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Generating all possible combinations of a list of numbers.

    Question

  • I have a list of numbers that can have a lenght between 4 to 20 numbers.  I would like to generate every possible combination of these numbers.  (They will always be of equal length of the original list length and never smaller)  I would prefer not to use recursion...I am a bit worried about using up too much memory.  However I haven't completely made up my mind about that.

    Just to go into a bit more detail....after I generate a new list of numbers I will do a quick calculation and then I will no longer need that generated list.  Speed is of the essence too.

    Thanks!

    Wednesday, February 03, 2010 10:50 PM

Answers

  • Questions about permutations are popular lately. :)

    A recursive solution will be fine; its depth is limited to the number of items you are permuting so you'll die waiting for all the permutations long before you run out of stack space. ;)

    Here's a generic solution that uses recursion. It doesn't create a new collection for each permutation; instead, it creates one collection at the start and fills that with each permutation before calling an Output() method that you supply:

    using System;
    
    namespace ConsoleApplication1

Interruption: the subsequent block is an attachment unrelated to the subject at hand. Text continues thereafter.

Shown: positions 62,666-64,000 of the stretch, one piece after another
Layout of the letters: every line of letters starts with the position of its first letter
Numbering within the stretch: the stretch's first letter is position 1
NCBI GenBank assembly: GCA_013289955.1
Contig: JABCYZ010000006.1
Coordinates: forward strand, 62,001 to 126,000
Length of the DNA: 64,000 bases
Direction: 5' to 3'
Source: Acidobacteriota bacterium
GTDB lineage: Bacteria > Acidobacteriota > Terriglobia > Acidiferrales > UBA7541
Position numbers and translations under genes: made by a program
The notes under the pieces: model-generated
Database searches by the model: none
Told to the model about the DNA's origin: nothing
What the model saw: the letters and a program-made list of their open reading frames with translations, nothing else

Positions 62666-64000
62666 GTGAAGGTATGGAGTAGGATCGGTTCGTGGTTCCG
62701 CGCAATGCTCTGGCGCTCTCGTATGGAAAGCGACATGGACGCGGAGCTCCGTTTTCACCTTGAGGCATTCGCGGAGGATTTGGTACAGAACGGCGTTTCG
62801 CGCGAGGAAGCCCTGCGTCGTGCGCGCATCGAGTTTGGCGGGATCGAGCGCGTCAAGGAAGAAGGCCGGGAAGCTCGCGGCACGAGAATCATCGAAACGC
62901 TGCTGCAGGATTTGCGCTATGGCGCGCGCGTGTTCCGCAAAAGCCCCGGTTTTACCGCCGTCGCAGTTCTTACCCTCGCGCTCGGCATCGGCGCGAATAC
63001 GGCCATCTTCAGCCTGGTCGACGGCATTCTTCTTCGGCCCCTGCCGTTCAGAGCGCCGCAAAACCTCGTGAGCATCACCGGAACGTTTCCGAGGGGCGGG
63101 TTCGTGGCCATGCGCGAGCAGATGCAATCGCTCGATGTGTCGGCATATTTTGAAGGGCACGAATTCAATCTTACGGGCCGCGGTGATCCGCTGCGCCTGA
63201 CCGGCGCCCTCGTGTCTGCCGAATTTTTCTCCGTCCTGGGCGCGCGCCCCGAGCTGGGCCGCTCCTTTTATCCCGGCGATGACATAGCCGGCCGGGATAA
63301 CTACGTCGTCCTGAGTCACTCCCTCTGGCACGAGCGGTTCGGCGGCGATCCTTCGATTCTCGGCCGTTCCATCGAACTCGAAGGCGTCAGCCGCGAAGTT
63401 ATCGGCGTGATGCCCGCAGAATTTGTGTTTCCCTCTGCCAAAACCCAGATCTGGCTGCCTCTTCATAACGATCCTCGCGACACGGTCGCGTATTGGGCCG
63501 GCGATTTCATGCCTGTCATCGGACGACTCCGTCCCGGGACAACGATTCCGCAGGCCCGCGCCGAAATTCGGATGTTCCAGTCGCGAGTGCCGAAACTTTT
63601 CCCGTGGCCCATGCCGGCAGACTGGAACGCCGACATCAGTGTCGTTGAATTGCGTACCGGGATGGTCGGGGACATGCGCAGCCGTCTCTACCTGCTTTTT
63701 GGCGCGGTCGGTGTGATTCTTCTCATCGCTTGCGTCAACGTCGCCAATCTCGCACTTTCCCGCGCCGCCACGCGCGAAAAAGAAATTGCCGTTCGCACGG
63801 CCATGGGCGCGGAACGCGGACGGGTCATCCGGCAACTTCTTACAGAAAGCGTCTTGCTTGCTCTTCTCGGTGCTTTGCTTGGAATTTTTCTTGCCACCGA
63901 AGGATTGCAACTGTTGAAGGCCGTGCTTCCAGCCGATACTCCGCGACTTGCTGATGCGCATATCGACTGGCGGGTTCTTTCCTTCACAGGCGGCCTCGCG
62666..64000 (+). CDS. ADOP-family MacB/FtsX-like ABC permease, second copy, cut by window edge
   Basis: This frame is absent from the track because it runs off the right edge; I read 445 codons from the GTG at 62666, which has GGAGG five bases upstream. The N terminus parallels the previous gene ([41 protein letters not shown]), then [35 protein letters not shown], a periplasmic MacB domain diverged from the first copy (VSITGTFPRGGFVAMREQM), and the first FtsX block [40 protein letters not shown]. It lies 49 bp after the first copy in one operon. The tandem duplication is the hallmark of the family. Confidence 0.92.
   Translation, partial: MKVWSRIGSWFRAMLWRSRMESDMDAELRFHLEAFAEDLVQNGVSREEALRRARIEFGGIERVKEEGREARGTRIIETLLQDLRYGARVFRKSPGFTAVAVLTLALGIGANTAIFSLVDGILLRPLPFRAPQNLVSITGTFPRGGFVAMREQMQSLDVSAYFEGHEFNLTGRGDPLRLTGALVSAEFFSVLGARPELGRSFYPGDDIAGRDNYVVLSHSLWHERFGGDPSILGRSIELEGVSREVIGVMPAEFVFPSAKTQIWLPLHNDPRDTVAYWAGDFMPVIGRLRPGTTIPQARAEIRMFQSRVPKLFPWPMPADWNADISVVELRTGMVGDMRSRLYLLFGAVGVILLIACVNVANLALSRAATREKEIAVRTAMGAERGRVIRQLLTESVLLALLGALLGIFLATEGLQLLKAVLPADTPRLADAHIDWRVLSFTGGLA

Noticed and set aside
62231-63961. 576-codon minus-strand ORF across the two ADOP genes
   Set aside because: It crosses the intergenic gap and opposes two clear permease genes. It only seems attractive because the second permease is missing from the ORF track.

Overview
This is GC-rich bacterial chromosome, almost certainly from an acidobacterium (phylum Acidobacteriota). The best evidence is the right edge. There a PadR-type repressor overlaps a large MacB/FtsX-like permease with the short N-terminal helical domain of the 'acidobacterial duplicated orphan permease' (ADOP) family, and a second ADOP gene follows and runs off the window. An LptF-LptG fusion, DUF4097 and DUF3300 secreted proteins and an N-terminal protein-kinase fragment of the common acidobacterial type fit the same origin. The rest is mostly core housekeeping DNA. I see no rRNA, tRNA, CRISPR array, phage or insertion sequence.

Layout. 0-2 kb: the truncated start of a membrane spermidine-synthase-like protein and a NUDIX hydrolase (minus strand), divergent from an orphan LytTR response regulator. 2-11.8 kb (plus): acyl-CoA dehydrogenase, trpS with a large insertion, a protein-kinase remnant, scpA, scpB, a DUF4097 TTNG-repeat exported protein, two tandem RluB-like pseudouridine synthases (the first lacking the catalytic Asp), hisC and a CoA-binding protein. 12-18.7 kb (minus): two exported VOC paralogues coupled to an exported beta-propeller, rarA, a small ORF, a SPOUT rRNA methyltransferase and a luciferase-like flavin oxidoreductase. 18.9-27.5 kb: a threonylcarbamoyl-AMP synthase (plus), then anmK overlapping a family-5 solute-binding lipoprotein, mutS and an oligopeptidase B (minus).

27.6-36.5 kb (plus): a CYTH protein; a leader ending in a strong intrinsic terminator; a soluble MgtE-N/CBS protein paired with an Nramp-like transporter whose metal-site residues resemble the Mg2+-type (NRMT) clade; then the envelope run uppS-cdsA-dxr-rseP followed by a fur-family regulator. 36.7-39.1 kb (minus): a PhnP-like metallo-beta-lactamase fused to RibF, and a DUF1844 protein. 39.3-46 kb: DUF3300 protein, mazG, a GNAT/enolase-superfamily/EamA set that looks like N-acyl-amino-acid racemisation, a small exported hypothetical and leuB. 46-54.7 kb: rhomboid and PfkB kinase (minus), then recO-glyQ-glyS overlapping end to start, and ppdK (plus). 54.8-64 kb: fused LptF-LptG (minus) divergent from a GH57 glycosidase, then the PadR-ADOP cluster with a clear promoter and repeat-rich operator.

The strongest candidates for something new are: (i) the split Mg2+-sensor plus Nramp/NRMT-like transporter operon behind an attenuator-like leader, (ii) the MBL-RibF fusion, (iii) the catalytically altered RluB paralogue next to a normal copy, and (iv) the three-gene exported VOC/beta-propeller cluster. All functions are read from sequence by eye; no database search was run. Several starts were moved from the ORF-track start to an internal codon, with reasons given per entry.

{
        static class Program
        {
            static void Main()
            {
                int[] numbers = new[]
                {
                    0, 1, 2, 3, 4
                };
    
                Permute(numbers, Output);
                Console.WriteLine();
    
                string[] strings = new[]
                {
                    "Red", "Orange", "Yellow", "Green", "Blue"
                };
    
                Permute(strings, Output);
                Console.WriteLine();
    
                Console.ReadLine();
            }
    
            private static void Output<T>(T[] permutation)
            {
                foreach (T item in permutation)
                {
                    Console.Write(item);
                    Console.Write(" ");
                }
    
                Console.WriteLine();
            }
    
            public static void Permute<T>(T[] items, Action<T[]> output)
            {
                Permute(items, 0, new T[items.Length], new bool[items.Length], output);
            }
    
            private static void Permute<T>(T[] items, int item, T[] permutation, bool[] used, Action<T[]> output)
            {
                for (int i = 0; i < items.Length; ++i)
                {
                    if (!used[i])
                    {
                        used[i] = true;
                        permutation[item] = items[i];
    
                        if (item < (items.Length - 1))
                        {
                            Permute(items, item + 1, permutation, used, output);
                        }
                        else
                        {